The predoctoral Training Program in Biomolecular Pharmacology at Boston University was launched in 1991 as a training center that would meld quantitative principles of biomedical engineering (BME) with pharmacology and experimental therapeutics, and was honored in July 1997 with the award of an NIGMS T32. In the succeeding 14 years, this university-wide program has continued to provide a supportive learning environment for predoctoral students. Program characteristics include an innovative curriculum, interdisciplinary laboratory rotations, an industrial summer internship, and diverse research training opportunities that span the Medical and Charles-River campuses. Students enter the Program via the Departments of Pharmacology or BME. Program trainees in BME and other departments experience an integrated curriculum designed to provide enriched training in the principles and practice of pharmacology that is coordinated with specialized training in their primary discipline. Trainees in Pharmacology gain access to diverse research and educational experiences that build upon those provided by core pharmacology faculty. The core curriculum stresses fundamental pharmacological principles as well as key issues governing interactions of bioactive molecules, challenges of drug delivery for novel therapeutics, animal models for drug action, their relevance to the clinic, and the challenges for modern drug discovery. Participating faculty, originally 21 and now 52, contribute expertise in focus areas including neuropharmacology, vascular and cancer pharmacology, genomics, gene therapy, proteomics, animal models (transgenic and behavioral), structural biology, nanotechnology, systems biology and medicinal chemistry. Sites for thesis research are also located in departments of Anatomy &Neurobiology, Biochemistry, Biology, Chemistry, Medicine, Neurology, Pathology, Physiology and Biophysics, Psychiatry, and Psychology. A major innovation implemented in 2010 is the university-wide Graduate Program for Neuroscience (GPN), which is attracting a large additional pool of high quality students with interests in pharmacological neuroscience. The Program has continued offering summer internships with collaborating scientists at local pharmaceutical companies. Career guidance with active oversight by faculty and senior student mentors engages trainees and provides leadership opportunities that are relevant to their career paths whether in academia, government or the private sector. Training duration is about 5.7 years and graduating students perform exceptionally well at competing for high level positions in various sectors. There are currently 46 students (41 TGE) in the program including 4 TGE from underrepresented minorities. This renewal application seeks funding for 8 trainees each year. The requested increase in the number of slots is to leverage the increased interest of highly qualified BME and GPN candidates in pharmacology training.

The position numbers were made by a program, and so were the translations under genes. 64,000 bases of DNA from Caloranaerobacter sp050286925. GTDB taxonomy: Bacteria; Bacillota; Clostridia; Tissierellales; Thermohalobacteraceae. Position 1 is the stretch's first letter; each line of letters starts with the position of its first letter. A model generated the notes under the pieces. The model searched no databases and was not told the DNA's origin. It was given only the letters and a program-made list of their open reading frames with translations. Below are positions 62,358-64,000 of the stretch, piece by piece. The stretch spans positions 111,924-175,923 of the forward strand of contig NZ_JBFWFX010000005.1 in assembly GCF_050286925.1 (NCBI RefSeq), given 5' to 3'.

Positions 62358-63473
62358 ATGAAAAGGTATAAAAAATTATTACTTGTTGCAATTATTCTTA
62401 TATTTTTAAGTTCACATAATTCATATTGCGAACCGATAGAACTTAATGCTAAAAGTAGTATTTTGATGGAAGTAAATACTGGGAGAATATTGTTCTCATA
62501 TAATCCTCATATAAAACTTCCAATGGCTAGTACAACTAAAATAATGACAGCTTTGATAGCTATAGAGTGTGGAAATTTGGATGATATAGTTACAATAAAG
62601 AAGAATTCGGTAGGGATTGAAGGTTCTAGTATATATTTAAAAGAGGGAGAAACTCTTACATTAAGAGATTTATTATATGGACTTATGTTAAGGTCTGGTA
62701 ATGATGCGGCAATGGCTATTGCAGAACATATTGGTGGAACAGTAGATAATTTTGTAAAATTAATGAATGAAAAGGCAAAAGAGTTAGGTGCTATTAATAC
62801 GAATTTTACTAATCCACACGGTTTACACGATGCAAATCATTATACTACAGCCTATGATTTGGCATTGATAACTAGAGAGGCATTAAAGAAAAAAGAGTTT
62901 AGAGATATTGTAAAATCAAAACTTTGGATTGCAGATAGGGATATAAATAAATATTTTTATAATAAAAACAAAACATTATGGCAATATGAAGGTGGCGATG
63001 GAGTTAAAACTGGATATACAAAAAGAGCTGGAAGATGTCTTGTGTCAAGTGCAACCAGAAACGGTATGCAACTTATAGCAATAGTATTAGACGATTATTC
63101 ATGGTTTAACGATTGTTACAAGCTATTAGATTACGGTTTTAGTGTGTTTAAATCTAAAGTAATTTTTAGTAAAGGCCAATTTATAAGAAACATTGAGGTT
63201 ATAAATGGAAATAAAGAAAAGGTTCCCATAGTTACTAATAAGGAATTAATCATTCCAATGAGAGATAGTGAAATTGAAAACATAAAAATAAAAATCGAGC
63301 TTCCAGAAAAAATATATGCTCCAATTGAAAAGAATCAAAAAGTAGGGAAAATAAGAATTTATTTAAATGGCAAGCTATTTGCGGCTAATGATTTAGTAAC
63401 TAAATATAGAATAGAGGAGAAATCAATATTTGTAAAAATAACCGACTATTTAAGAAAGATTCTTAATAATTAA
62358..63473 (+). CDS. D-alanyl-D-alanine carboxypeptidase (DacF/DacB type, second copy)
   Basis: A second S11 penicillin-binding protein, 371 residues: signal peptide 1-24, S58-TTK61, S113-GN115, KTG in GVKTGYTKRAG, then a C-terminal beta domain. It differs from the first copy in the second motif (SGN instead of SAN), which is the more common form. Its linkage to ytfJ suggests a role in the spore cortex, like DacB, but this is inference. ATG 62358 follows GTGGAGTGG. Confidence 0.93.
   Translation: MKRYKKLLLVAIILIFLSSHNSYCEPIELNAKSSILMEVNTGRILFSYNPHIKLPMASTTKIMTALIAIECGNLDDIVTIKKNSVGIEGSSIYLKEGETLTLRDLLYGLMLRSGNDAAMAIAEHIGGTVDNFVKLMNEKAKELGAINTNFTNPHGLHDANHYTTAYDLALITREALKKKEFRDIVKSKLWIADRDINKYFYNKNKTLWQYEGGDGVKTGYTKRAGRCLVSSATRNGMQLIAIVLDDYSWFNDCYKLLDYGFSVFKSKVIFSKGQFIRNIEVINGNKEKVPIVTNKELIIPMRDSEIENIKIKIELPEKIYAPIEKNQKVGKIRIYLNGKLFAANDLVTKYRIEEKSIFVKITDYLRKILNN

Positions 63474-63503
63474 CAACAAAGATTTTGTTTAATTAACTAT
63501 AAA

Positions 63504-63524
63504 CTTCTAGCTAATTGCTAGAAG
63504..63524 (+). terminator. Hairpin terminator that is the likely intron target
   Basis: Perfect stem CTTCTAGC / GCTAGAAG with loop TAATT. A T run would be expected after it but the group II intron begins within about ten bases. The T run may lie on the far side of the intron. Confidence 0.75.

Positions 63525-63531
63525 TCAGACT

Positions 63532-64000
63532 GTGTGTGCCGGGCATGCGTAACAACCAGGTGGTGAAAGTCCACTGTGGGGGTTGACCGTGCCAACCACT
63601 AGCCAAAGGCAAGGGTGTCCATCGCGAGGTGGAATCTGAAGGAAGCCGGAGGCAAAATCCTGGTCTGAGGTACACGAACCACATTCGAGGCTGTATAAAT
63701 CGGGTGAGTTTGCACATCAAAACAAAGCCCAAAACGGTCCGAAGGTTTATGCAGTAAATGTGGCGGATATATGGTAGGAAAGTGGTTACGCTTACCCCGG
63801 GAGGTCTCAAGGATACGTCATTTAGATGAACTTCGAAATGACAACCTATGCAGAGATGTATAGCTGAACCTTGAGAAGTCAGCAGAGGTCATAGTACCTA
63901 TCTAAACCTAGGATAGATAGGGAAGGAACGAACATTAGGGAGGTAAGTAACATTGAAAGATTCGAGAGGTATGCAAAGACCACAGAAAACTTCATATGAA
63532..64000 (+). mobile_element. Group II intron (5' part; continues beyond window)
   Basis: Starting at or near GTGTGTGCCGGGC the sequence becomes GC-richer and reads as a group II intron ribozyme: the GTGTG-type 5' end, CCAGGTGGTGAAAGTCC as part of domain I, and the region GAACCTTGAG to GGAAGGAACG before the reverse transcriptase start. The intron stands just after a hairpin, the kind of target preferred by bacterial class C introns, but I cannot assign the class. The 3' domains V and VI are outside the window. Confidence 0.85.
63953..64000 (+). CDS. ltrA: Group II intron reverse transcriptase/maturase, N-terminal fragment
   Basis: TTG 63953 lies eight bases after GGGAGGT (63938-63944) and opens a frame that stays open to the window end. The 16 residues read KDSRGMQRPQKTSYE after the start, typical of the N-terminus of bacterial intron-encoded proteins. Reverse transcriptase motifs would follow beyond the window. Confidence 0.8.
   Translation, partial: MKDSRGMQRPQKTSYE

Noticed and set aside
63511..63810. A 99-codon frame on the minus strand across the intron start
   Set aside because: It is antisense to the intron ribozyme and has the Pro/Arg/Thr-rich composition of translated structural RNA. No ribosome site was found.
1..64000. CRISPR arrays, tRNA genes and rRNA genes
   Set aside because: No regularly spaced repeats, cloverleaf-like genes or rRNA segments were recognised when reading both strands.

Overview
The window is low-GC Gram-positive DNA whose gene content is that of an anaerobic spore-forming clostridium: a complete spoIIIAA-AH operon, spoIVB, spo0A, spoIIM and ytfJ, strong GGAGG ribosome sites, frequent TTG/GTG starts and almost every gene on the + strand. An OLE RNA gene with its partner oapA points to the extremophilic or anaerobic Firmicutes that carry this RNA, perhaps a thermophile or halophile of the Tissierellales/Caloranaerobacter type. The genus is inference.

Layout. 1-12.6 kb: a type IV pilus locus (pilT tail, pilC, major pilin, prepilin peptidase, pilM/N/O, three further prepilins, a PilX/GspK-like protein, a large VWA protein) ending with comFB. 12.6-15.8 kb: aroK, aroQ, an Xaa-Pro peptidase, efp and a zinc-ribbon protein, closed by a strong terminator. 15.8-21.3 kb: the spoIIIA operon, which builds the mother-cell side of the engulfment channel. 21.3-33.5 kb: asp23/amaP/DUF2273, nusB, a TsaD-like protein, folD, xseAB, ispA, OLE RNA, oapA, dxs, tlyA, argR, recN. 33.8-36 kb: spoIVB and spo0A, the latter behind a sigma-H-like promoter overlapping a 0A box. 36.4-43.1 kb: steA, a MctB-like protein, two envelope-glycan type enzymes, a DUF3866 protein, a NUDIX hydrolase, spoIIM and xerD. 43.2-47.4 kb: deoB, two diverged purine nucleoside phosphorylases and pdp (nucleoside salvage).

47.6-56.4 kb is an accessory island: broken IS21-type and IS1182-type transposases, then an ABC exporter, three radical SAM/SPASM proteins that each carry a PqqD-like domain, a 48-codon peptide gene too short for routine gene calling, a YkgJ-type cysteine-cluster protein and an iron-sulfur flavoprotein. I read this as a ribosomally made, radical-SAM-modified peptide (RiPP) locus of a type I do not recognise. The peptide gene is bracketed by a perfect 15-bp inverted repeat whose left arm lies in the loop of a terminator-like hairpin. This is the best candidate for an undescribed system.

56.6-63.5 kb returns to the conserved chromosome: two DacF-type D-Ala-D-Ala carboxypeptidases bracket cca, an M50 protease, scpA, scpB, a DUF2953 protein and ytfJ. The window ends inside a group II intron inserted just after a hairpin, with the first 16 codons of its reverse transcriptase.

Public Health Relevance

The interdisciplinary Program in Biomolecular Pharmacology at Boston University (BU) is designed to prepare predoctoral students for this new era of pharmacological research and discovery, combining the fundamental principles of pharmacology with novel approaches drawn from bioinformatics, biophysics, biochemistry, biomedical engineering, chemistry, genetics and molecular medicine. Trainees undertake an integrated program of course work that emphasizes translation of basic science into clinical medicine. Prior to selecting a project for their thesis research, rotating students become familiar with the breadth of pharmacological approaches, by experiencing the different styles of innovative research in multiple laboratories across BU, as well as the opportunity to participate in research projects in industrial laboratories.

National Institute of Health (NIH)
National Institute of General Medical Sciences (NIGMS)
Institutional National Research Service Award (T32)
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National Institute of General Medical Sciences Initial Review Group (BRT)
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Okita, Richard T
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Boston University
Schools of Medicine
United States
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